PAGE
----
Scope: This document provides a taxonomy and definitions for trucks and buses with GVWR of more than 10,000 pounds with driving automation systems that perform part or all of the dynamic driving task on a sustained basis and that range in level from no driving automation (level 0) to full driving automation (level 5).
This SAE Recommended Practice is intended to serve as a guide for standardization of features, dimensions, and configurations of balance weights for aluminum and steel wheels intended for use on Heavy Truck/Vehicles (Class 5-8) to assure good installation and retention of the balance weight. This document also provides test procedures and minimum performance requirements for testing balance weight retention.
Main topics are the development and the build-up of an 18ton hybrid truck with a parallel hybrid drivetrain. With this truck it is possible to drive up to 3 kilometers in the pure electric driving mode. Presenter Andreas Eglseer, Engineering Center Steyr GmbH & Co. KG
In 1991, Hino Motors, Ltd. (Hino) launched the world's first hybrid city buses in the market. Thereafter, Hino has improved its hybrid vehicle technology and applied it to various commercial vehicles including city buses, sightseeing buses, medium-duty trucks and light-duty trucks. Presenter Shigeru Suzuki , Hino Motors, Ltd Shigeru Suzuki , Hino Motors, Ltd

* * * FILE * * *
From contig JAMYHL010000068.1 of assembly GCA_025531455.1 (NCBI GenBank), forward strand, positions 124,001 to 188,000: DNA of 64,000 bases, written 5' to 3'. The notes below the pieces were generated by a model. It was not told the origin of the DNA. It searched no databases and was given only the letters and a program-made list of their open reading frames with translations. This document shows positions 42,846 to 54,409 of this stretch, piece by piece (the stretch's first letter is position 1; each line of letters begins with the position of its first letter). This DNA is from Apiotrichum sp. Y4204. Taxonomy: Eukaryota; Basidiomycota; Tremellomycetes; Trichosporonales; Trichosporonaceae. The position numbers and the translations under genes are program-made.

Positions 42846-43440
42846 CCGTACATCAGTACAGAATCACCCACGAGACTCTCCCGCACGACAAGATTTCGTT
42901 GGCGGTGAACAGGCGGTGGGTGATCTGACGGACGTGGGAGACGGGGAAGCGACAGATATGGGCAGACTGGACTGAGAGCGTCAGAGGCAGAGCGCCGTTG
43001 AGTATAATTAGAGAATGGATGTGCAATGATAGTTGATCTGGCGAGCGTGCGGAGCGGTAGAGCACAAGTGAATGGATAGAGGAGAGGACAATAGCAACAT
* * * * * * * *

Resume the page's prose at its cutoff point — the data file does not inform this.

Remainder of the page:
Today CFD is an important tool for engineers in the automotive industry who model and simulate fluid flow. For the complex field of Underhood Thermal Management, CFD has become a very important tool to engineer the cooling airflow process in the engine bay of vehicles. Presenter Peter Gullberg, Chalmers University of Technology
These advanced checks have resulted in development of many new diagnostic monitors, of varying types, and a whole new internal software infrastructure to handle tracking, reporting, and self-verification of OBD related items. Due to this amplified complexity and the consequences surrounding a shortfall in meeting regulatory requirements, efficient and thorough validation of the OBD system in the powertrain control software is critical. Hardware-in-the-Loop (HIL) simulation provides the environment in which the needed efficiency and thoroughness for validating the OBD system can be achieved. A HIL simulation environment consisting of engine, aftertreatment, and basic vehicle models can be employed, providing the ability for software developers, calibration engineers, OBD experts, and test engineers to examine and validate both facets of OBD software: diagnostic monitors and diagnostic infrastructure (i.e., fault memory management).